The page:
As illustrated in FIG. 3, a relief valve 94 may be disposed adjacent to the inlet of the source of pressurized fluid 42 to regulate the pressure of the fluid entering source of pressurized fluid 42. If the pressure of the fluid entering source of pressurized fluid 42 is too high, relief valve 94 will open and release fluid to tank 64. This configuration also provides an additional outlet through which pressurized fluid may exit the accumulator 48.

Industrial Applicability

As will be apparent from the foregoing description, the present invention provides a hydraulic system that can capture energy released from a hydraulic actuator which was previously throttled to tank and lost as heat, by storing the energy as pressurized fluid in an accumulator. This energy may be regenerated for use in one or more hydraulic actuators on the work machine. In addition, the accumulator may be used to provide a ride control function.

One mode of operation according to the present invention will now be described in connection with a wheel loader, by way of example only, in order to further illustrate benefits and advantages thereof. A lift cylinder and a tilt cylinder are commonly provided on a wheel loader to lift and tilt a front mounted bucket as it is driven into a pile of material, loading the bucket with the material.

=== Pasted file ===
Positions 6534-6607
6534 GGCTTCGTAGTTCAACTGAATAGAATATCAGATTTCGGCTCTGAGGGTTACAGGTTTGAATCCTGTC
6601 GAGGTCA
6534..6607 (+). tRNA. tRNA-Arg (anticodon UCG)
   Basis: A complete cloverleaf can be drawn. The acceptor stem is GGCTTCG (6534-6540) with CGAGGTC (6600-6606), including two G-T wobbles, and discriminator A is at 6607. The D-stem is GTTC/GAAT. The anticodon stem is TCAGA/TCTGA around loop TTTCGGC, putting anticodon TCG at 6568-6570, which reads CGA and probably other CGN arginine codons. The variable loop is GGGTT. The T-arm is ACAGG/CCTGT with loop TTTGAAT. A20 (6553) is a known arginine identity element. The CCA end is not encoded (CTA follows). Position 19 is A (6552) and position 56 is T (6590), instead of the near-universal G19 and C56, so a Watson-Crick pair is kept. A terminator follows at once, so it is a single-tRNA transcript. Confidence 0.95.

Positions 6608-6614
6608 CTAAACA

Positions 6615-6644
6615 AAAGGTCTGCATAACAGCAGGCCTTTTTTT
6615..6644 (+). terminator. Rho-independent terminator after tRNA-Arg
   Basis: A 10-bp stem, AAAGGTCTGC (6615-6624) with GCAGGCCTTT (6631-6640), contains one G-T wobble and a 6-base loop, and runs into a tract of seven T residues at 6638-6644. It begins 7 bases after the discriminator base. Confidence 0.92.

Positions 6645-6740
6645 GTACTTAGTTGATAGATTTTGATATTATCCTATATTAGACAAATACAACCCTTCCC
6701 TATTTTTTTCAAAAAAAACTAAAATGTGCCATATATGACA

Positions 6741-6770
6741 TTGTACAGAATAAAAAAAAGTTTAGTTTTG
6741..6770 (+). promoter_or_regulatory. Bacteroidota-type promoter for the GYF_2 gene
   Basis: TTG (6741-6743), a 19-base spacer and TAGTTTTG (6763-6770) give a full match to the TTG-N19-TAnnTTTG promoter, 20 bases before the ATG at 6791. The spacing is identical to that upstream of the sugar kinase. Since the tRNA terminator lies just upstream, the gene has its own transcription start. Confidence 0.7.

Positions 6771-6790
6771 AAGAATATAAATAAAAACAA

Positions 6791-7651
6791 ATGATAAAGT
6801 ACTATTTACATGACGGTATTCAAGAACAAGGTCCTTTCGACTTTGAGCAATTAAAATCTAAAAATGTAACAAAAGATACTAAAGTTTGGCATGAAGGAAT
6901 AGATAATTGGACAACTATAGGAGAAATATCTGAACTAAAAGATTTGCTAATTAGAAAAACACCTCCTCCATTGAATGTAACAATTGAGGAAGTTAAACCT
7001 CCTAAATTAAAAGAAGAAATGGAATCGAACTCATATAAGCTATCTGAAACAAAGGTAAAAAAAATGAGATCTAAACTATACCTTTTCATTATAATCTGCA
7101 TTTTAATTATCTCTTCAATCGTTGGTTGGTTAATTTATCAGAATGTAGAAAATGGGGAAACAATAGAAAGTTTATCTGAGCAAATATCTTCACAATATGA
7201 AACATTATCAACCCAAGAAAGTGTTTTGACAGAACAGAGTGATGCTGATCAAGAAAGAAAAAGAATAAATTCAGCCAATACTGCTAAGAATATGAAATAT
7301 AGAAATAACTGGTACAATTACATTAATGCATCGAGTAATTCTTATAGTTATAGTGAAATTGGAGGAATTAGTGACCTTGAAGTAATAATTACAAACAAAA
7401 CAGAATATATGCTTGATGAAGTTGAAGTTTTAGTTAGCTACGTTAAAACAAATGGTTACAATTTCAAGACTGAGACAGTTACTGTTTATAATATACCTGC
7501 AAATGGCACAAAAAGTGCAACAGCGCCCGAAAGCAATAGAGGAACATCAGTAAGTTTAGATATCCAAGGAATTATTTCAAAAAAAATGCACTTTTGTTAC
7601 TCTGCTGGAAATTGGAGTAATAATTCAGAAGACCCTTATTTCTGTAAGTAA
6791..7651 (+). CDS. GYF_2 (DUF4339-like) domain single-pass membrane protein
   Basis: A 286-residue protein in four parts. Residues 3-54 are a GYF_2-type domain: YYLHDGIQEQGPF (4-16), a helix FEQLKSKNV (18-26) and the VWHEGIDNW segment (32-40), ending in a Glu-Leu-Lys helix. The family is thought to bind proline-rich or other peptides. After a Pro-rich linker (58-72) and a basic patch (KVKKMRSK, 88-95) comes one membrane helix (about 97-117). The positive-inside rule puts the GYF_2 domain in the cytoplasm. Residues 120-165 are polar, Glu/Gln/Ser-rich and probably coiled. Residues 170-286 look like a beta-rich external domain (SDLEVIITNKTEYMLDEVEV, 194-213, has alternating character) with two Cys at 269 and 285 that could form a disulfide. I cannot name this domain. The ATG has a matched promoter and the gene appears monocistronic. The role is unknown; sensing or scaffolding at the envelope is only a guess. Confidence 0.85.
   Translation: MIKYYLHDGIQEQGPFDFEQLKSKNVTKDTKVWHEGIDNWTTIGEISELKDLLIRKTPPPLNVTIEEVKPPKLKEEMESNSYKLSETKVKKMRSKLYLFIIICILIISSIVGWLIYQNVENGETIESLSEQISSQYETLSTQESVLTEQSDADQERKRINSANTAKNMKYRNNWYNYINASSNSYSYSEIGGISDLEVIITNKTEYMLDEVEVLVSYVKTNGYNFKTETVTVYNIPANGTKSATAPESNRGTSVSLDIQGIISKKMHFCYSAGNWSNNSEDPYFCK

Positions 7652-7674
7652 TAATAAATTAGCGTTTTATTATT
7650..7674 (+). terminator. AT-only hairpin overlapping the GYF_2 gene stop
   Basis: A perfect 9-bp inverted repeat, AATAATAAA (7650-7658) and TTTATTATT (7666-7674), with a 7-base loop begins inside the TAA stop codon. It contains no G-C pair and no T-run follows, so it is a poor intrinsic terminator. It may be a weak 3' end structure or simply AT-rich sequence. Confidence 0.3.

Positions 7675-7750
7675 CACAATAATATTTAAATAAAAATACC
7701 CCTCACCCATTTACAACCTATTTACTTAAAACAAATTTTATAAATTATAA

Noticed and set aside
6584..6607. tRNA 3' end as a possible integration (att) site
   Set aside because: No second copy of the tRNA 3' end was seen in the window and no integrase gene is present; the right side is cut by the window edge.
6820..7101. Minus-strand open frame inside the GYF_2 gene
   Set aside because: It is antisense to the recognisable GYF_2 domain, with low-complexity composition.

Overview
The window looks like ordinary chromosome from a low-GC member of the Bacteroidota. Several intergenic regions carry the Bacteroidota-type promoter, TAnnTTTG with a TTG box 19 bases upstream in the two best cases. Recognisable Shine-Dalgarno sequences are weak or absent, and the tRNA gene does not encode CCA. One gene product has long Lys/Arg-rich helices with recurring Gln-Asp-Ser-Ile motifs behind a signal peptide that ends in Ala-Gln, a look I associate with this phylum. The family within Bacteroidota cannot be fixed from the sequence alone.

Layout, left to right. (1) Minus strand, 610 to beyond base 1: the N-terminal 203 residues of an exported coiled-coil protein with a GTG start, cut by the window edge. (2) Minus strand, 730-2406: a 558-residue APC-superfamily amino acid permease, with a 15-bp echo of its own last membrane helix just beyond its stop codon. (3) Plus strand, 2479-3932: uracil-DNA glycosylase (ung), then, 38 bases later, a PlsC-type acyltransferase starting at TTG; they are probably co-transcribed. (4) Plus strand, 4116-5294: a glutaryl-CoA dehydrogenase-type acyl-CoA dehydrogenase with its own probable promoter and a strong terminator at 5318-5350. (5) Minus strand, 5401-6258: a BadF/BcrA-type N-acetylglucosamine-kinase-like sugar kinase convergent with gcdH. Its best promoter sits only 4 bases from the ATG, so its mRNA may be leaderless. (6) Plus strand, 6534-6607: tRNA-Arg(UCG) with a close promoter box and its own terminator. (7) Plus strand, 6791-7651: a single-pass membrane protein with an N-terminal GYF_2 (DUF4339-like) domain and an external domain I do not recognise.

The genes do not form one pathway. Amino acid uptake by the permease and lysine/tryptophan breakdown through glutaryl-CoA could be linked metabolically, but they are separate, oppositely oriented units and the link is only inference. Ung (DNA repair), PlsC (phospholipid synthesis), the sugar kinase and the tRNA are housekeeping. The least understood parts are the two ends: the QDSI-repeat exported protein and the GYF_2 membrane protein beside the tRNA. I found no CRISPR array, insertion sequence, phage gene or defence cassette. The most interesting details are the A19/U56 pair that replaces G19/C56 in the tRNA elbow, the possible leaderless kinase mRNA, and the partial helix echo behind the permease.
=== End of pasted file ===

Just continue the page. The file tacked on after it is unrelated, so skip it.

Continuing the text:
In a hydraulic system constructed according to the present invention, when ride control is engaged the pressure in the accumulator is equalized to the pressure in the lift cylinder, in the simplest case by placing the two in fluid communication and allowing the lift height to drop or rise slightly. The loader then travels rapidly to a dumping location with ride control engaged. Once at the dumping location, or earlier if pressurized hydraulic fluid is required by an auxiliary device, ride control is disengaged by closing the directional control valve to the lift cylinder. The energy stored in the accumulator is then made available through the regeneration control valve at the pump outlet junction. For example, the stored energy may be used to tilt and dump the bucket at the dumping location. After dumping, the bucket is lowered toward the ground, with at least a portion of the fluid exiting the lift cylinder being stored under pressure in the accumulator for future energy regeneration or ride control needs.